- The Washington Times - Sunday, September 7, 2003

Many real estate professionals say the District is the nation’s best and most stable office market, despite a shortage of new tenants and an economy that is not creating new jobs.

The District’s vacancy rate for office space was the lowest of any major city in the nation in the first half of this year, even though most area companies did not expand or add new employees.

Through the first half of this year, the office vacancy rate in the District held steady between 6 percent and 8 percent, considerably lower than any other large city, several real estate companies reported.

“D.C. is proving that it’s probably the strongest office market in the U.S. and possibly internationally as well,” said Mary Peterson, senior vice president at Cassidy and Pinkard, a Washington real estate company.

Unlike most cities, the District benefits from a massive government presence, feeding the office market a steady supply of stable, credit-worthy tenants.

Government agencies rarely default on leases, nor do their contractors, real estate analysts said. Law firms, seeing the advantage of being near activities in Washington, have announced expansion plans.

The Dickstein Shapiro Morin & Oshinsky law firm signed a lease for 420,000 square feet at International Square in June, and Wilmer, Cutler and Pickering announced in February that it would occupy 524,000 square feet at the 1800 block of Pennsylvania Avenue NW.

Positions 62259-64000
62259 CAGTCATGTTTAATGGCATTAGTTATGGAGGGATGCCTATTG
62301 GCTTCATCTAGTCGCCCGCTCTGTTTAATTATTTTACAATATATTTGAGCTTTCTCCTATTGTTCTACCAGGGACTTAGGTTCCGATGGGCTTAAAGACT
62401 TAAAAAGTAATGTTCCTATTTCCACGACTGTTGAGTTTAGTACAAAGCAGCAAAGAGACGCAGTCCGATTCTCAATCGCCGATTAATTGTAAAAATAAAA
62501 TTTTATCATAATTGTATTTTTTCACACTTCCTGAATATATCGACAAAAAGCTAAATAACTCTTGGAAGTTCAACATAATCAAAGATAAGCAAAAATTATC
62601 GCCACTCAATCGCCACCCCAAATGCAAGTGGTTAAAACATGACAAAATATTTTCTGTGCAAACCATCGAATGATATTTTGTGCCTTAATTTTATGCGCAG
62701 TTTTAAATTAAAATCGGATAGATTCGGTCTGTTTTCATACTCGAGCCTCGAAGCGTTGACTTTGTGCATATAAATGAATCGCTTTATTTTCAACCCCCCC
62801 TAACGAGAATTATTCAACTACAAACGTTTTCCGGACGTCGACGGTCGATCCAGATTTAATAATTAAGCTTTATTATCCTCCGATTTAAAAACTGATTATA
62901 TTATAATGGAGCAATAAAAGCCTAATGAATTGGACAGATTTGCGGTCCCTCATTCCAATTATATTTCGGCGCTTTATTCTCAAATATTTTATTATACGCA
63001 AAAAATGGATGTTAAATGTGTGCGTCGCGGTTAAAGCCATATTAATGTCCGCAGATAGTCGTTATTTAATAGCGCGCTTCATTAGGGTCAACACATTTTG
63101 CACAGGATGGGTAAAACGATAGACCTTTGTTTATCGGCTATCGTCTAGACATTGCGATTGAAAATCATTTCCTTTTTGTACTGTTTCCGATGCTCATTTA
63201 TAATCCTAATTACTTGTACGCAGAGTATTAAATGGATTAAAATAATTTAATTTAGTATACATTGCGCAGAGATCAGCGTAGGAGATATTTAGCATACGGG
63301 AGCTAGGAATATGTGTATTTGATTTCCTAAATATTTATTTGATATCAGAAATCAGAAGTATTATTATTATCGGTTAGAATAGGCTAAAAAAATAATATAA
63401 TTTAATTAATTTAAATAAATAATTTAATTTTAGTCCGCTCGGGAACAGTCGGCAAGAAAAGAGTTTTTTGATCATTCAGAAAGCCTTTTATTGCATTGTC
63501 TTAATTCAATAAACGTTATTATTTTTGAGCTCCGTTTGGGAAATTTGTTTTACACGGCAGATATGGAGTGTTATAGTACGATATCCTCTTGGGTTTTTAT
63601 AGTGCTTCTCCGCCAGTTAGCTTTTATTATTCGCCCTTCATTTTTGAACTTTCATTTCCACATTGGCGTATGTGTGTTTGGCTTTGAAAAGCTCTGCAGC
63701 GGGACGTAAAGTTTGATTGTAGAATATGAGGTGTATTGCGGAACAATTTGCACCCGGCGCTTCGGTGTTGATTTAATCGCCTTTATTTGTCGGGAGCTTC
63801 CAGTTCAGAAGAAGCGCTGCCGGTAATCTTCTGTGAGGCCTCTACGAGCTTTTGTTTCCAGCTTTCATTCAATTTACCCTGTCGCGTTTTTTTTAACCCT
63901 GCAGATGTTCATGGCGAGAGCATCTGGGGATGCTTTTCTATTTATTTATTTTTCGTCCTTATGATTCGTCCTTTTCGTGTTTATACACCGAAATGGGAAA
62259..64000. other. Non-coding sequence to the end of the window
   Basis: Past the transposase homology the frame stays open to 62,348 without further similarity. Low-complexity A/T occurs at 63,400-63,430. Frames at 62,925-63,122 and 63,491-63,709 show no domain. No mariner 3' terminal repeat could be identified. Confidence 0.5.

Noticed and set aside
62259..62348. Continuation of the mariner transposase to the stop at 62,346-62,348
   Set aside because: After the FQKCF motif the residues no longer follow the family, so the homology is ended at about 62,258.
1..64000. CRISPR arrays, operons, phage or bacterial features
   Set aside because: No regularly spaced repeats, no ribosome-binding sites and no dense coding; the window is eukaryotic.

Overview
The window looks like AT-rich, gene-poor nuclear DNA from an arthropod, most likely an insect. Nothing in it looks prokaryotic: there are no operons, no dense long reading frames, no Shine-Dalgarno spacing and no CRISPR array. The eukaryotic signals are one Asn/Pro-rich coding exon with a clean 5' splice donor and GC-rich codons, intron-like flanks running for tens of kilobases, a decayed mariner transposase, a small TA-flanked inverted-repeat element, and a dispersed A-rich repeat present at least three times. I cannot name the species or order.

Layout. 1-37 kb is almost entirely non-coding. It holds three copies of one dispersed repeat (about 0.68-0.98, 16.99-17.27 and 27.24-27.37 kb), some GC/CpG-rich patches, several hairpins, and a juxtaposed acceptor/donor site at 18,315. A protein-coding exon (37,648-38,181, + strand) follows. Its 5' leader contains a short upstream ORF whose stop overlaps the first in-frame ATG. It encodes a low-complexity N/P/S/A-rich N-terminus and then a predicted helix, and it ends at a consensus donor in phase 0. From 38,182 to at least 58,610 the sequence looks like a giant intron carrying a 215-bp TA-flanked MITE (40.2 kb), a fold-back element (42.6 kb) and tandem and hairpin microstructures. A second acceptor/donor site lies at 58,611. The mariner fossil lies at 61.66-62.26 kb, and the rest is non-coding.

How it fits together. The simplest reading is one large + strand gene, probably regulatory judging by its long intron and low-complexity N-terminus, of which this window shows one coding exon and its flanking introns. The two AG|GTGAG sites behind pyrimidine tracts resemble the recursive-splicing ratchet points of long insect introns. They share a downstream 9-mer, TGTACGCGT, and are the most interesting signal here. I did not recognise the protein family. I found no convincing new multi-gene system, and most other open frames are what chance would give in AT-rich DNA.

The District did not have a massive influx of technology tenants in the late 1990s like Northern Virginia, which still struggles with vacancy rates above 16 percent after the sector’s collapse.

Office vacancy rates are an important indicator of a market’s economic health. Low vacancy rates signal that companies in the area are in solid financial shape. Full office buildings provide a high workday population, higher potential revenues for retailers and, by extension, the city.

Reported vacancy rates vary depending on the company calculating the data and whether sublease space — empty space put back on the market by tenants — is included. But even with sublease space, only 8.1 million square feet of the 101.4 million square feet of available space in the District is empty, said Grubb and Ellis, a national real estate services firm.

New York’s borough of Manhattan was the only other office market that showed a vacancy rate of less than 10 percent, Grubb and Ellis said.

New York rebounded from the September 11 terrorist attacks two years ago, which eliminated more than 1 million square feet of office space in Manhattan and sent some companies across the Hudson River in search of space.


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